"My gut feel would be that this would be 20 percent of farms going out, not 20 percent of reduction from each farm.
"If you're gonna do forestry, often you've got to have roads, you've got to have all of this, and there is a certain economy of scale to it which is why you're seeing entire farms get bought up and planted.
"Once you plant in pines there's not a lot left to do in land, people enjoy getting out there and moving the stock and all the rest of it."
Sheep and beef farms - which were lower-emitting than dairy farms - were more likely to be among those selling up, particularly the smaller single-family farm, Hoggard said.
"Historically they've got sort of lower profit-per-amount of methane they emit, so the dairy farmers effectively will have a little more oxygen than they will, and sheep and beef farmers will run out of oxygen first."
Greenpeace Aotearoa's lead climate campaigner Christine Rose said it was true the proposals privileged the worst polluters - intensive dairying - over other farmers like beef and sheep, and it was inequitable for Māori landowners too.
She argued the government needed to go much further.
"The government are using market-based tools when in fact a much more direct and efficient way of managing climate change would be regulation of this worst-polluting sector," Rose said.
She said given agriculture accounted for about half of New Zealand's emissions, what was needed was direct regulation.
"It's a missed opportunity which we can see from the response today finds no favour with anybody and actually sells out the promise that Prime Minister Jacinda Ardern made when she was first running for that position - and that is that climate change is this generation's nuclear free moment.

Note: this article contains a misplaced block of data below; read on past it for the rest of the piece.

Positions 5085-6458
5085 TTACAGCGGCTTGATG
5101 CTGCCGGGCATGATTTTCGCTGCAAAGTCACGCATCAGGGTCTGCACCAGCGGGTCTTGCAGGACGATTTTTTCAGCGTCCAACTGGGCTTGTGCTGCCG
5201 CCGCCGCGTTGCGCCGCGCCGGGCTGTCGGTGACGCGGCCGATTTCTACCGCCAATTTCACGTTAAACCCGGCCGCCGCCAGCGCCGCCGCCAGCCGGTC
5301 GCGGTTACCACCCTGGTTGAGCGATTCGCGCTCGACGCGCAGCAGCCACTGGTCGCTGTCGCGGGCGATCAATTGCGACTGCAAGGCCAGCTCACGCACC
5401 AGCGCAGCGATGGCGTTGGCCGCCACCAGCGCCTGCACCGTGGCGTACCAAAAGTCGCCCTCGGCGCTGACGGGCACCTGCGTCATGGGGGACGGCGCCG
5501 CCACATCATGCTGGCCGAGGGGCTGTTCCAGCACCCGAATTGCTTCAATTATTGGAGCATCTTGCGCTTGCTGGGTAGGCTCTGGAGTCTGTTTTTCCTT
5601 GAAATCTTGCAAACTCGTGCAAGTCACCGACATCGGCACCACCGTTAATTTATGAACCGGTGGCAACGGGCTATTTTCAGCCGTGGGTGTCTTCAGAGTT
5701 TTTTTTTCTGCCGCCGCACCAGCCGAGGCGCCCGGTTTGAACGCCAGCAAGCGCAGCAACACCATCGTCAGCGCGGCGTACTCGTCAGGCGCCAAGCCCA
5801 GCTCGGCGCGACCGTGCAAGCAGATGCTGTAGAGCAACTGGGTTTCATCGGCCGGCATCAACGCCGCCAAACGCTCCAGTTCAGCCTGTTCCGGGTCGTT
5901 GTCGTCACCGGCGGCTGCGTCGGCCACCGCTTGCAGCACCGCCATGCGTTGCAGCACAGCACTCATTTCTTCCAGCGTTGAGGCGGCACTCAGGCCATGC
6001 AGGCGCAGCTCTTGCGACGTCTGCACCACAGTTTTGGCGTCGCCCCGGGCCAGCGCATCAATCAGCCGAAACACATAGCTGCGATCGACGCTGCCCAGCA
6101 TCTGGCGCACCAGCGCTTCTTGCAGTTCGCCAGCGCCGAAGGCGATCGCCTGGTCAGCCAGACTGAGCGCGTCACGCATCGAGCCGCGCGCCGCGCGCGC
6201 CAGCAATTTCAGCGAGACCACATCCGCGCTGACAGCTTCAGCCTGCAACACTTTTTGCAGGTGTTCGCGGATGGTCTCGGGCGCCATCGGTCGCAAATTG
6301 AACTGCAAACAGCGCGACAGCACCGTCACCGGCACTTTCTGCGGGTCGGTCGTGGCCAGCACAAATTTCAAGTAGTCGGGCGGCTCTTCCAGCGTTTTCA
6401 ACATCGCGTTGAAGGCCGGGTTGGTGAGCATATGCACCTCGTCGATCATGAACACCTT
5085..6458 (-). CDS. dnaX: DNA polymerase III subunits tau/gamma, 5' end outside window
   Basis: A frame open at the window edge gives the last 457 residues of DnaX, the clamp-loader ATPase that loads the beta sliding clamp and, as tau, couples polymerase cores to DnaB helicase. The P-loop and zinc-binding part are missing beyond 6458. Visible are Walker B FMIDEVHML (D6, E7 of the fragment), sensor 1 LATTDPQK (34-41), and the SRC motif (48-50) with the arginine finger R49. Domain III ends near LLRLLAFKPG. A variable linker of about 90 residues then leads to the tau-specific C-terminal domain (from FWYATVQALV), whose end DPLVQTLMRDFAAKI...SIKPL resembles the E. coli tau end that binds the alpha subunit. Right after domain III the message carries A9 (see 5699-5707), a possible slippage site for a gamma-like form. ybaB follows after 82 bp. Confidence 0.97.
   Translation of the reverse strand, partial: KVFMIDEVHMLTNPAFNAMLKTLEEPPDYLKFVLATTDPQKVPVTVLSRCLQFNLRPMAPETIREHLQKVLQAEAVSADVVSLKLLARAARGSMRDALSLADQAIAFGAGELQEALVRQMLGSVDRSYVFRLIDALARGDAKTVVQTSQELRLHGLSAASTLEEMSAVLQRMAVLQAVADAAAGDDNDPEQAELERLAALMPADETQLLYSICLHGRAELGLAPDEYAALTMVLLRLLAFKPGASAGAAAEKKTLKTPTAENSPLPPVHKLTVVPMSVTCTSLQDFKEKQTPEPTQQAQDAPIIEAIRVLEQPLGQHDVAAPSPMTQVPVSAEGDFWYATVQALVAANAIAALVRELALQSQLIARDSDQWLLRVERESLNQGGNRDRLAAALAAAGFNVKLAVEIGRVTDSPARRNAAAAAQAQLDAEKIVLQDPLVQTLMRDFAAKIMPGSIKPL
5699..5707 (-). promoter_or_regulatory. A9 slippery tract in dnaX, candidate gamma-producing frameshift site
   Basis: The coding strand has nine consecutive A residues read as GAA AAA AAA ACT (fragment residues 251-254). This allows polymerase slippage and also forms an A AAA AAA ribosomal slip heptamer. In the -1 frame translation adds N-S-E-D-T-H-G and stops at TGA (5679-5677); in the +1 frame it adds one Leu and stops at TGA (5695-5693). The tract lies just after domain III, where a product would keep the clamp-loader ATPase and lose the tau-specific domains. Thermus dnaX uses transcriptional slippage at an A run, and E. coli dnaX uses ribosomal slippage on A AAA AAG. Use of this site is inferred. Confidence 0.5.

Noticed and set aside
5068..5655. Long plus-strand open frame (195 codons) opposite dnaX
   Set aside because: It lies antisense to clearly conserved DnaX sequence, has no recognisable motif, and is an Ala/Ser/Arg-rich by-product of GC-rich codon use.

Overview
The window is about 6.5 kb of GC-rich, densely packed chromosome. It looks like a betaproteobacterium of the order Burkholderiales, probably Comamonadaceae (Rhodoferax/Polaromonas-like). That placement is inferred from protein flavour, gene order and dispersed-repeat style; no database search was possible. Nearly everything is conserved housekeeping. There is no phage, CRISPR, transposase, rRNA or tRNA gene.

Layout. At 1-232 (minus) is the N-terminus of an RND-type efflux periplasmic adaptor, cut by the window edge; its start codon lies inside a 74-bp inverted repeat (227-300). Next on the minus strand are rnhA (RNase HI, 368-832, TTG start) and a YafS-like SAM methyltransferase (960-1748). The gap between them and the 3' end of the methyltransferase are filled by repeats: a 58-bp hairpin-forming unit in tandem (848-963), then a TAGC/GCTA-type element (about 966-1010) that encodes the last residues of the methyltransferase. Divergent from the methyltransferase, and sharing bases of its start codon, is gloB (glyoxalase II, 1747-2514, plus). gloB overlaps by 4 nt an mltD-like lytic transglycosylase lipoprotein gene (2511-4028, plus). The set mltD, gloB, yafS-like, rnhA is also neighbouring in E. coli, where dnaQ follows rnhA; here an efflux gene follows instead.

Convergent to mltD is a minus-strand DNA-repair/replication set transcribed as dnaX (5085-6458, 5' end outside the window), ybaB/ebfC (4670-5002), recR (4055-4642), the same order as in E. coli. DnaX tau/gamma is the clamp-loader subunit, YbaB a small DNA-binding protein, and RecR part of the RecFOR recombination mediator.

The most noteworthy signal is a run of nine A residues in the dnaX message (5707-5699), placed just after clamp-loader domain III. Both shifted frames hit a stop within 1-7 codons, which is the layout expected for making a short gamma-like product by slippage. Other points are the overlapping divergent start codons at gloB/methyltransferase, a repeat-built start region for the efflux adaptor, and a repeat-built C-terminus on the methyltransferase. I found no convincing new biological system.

"This initiative fails to deal appropriately with this most pressing issue of our time."
She also rejected arguments about food security - saying regenerative, organic and plant-based farming was a more productive and efficient use of land for food production - and about the relative impacts of methane.
"That seems to be a bit of an unfortunate myth that surrounds methane when in fact it's more than 80 times more potent as a greenhouse gas than carbon dioxide.
"The government should be supporting future-focused transition to more plant-based regenerative agriculture that works with nature instead of against it."
"That everybody is unhappy with it means that it's not good enough, and by trying to please the farm sector in particular they've actually privileged the worst polluters and that does not honour the responsibilities to future generations."
University of Auckland environment professor Troy Baisden - who had previously worked on scoping for on-farm emissions calculators - said if priced correctly the system could be an advantage for New Zealand farmers.
"Prices exceeding $100 per tonne CO2-e (carbon dioxide equivalent) mean that farmers can get paid to become more efficient," he said.
He also backed measures to pay farmers for planting.
"Credit for sequestration could be very worthwhile if it reduces the expensive purchase of emissions reductions that New Zealand must buy offshore, or achieve by planting carbon forests that lock up land.
He also said there was a need to be able to calculate the up to 94 percent of nitrous oxide emissions from pastures that did not result from fertilisers, such as through animal urine, which could be reduced through improved efficiency.
The New Zealand Institute of Economic Research think tank's principal economist Dr Bill Kaye-Blake also cautioned against making assumptions about the modelling the government provided, saying predictions about the impacts on agricultural production was not a direct calculation.
"More production per animal, higher value from the volume of production, and shifting to other land uses will all happen. These all add uncertainty to forecasts of future losses for the sector," he said.
He also said there was a trade-off to be made between the fairness a more accurate system could provide, and cost.
"Fairness isn't free: A key question is whether more fairness is worth the additional cost."